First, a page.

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Metatropo Computer Products |
Ozette Lake to Shi Shi Beach Backpacking, Olympic Peninsula, Washington
|We call...||ourselves...||"door cats"|
The 3 miles from Ozette to Capa Alava is almost completely board walk. It's an easy way to get our hiking legs.
|Joan||Russ, nearing the beach|
When the trail reaches Cape Alava the sun breaks through the clouds and it is glorious ! Plus it never feels like a beach hike until my feet are in the sand.
|Celia & Joan||Russ||Gang|
|Ozette Island||Chris S nearing the beach||Joan, Celia, Chris S, Chris M|
|Chris M||Everyone celebrates the sun...||... in their own way|
We find some nice inland campsites not too far south next to several small water sources. Joan and I are setting up our tent when two deer practically walk into our camp and stop to chew on the bushes. After a while we're all mostly set up, starting to think about cooking... Chris S is walking back to her tent on the beach and discovers a bear rooting around !!! I run for my camera but by the time I get back it has wandered up the hill and is gone! GAK. I have never seen a bear during a hike. Fortunately it hasn't caused any damage and just seems to be passing through.
First dinner is always a little special: Wine, fresh veggies. For desert the
stars come out and the liquor flows. We have a little bit of food that doesn't
fit in the bear cans and we hang it... yah, yah, I know. My bad. Russ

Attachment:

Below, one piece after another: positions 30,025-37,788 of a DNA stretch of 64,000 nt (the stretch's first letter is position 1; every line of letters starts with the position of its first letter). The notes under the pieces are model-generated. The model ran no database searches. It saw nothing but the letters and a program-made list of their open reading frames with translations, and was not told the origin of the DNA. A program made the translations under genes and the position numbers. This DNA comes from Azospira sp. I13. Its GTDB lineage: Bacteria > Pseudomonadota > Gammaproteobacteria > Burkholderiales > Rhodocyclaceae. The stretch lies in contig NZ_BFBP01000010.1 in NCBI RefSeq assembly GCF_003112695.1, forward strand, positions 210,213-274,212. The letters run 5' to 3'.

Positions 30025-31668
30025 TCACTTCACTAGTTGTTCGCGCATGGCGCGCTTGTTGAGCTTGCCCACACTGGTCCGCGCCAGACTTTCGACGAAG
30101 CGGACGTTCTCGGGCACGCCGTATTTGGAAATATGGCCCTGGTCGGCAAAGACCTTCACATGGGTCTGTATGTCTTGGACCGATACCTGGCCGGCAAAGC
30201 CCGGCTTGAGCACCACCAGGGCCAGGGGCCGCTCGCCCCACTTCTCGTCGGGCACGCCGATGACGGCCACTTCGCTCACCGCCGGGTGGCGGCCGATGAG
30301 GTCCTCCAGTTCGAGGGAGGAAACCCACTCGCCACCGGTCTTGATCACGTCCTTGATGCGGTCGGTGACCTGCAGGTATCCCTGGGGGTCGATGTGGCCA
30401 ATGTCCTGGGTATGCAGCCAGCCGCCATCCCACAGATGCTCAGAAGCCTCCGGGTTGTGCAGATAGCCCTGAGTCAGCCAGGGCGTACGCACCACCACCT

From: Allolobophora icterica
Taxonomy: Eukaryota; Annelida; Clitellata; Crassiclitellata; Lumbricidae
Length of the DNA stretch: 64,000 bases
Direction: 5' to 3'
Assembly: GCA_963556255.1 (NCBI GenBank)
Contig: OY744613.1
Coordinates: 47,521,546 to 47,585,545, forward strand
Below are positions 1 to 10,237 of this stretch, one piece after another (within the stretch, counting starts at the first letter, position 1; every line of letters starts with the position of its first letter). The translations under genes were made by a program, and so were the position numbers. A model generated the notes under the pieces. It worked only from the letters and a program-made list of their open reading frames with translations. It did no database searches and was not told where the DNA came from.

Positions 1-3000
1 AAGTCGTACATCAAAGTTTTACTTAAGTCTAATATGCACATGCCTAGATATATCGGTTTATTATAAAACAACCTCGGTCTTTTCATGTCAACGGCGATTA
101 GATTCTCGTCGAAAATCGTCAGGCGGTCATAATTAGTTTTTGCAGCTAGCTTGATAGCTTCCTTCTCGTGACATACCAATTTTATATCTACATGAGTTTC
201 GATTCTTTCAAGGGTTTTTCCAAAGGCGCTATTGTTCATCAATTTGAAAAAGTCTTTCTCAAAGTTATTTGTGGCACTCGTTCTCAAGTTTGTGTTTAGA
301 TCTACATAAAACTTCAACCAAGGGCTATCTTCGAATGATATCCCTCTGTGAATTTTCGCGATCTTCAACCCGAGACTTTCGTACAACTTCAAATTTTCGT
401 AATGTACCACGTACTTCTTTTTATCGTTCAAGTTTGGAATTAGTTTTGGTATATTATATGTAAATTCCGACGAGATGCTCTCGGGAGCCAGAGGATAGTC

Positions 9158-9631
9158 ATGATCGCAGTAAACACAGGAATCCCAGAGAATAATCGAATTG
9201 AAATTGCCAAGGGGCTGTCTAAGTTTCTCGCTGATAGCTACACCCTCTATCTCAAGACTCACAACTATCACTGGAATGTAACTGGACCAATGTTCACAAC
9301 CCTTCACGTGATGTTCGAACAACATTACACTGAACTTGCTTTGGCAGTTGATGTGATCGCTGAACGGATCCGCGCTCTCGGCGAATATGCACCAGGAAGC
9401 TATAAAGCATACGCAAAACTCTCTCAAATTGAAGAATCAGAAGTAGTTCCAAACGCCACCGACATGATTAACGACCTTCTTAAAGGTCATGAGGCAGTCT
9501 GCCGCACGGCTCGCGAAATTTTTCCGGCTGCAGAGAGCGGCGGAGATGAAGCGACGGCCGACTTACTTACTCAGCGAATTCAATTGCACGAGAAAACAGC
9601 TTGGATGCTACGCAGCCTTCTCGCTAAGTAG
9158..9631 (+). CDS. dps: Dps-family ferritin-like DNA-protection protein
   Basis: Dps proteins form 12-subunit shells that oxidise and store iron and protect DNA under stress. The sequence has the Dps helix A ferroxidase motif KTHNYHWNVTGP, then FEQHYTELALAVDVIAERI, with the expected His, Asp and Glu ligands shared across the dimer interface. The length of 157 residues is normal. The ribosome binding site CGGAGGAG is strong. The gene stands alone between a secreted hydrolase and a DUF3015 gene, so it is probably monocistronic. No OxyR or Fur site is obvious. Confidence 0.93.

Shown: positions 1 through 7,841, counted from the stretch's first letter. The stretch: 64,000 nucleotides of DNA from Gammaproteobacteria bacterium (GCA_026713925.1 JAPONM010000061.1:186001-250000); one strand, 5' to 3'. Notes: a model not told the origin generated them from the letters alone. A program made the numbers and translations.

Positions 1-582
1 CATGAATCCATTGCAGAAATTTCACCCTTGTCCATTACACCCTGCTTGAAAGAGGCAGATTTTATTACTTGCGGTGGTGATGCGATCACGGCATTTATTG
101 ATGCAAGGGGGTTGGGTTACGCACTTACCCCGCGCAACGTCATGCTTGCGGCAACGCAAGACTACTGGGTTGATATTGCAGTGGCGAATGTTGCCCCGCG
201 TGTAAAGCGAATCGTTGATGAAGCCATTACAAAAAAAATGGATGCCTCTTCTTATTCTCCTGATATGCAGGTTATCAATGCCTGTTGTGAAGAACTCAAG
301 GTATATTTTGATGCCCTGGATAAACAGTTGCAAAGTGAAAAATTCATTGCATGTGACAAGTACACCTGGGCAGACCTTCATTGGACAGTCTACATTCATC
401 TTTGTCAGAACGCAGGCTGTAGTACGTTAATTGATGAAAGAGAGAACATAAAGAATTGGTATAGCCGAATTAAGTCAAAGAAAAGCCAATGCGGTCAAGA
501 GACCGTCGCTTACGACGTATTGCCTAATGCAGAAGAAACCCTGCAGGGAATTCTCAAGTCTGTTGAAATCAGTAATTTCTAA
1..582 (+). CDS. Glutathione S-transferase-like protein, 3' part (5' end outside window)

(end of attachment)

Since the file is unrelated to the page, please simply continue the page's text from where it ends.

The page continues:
and Celia report raccoon eyes staring back from the woods but the food bag
survives the night.
|"Hey Boo Boo"||Rocky Raccoon|
8/31/08 Sunday, Day 2
We get a (bit too) leisurely start at 10:15. We pass Cape Alava - it's a popular
spot amongst the folks who hike the boardwalk and then plant themselves for a
couple days. A bit farther we pass Tskawahyah Island island and get our first
view of our destination - Point of Arches - in the distance.
|In and||around||Cape Alava|
A beautiful crescent beach continues north. Near the end, high on the gravelly beach where you might not notice is an odd pile of faded yellow fiberglass... maybe a wrecked boat, I'm thinking, but once I get close I realize it's a dead whale.
The crescent beach ends in a point and here we find that we've cornered two more deer... though after a moment we discover that they have two fawn with them. None of them seem very concerned about us.
The point might be passable but there's a short trail aided by a rope over the saddle. It looks faster so we go that way. Here a series of pocket coves leads eventually to the Ozette River. Each one has it's only little point that is more or less awash. We skirt the slippery rocks but eventually decide the easier route is to take off our boots and wade. In the last cove, two fathers and their four sons are camping. They tell us the water is too deep to cross the Ozette right now but we have to see for ourselves.
Uh... er... They are pretty much right.... pretty much.
|Farwn||Joan on the inland passage||Approaching the Ozette R|
|The mouth of the Ozette... somewhere in this picture||Waiting for the tide to change|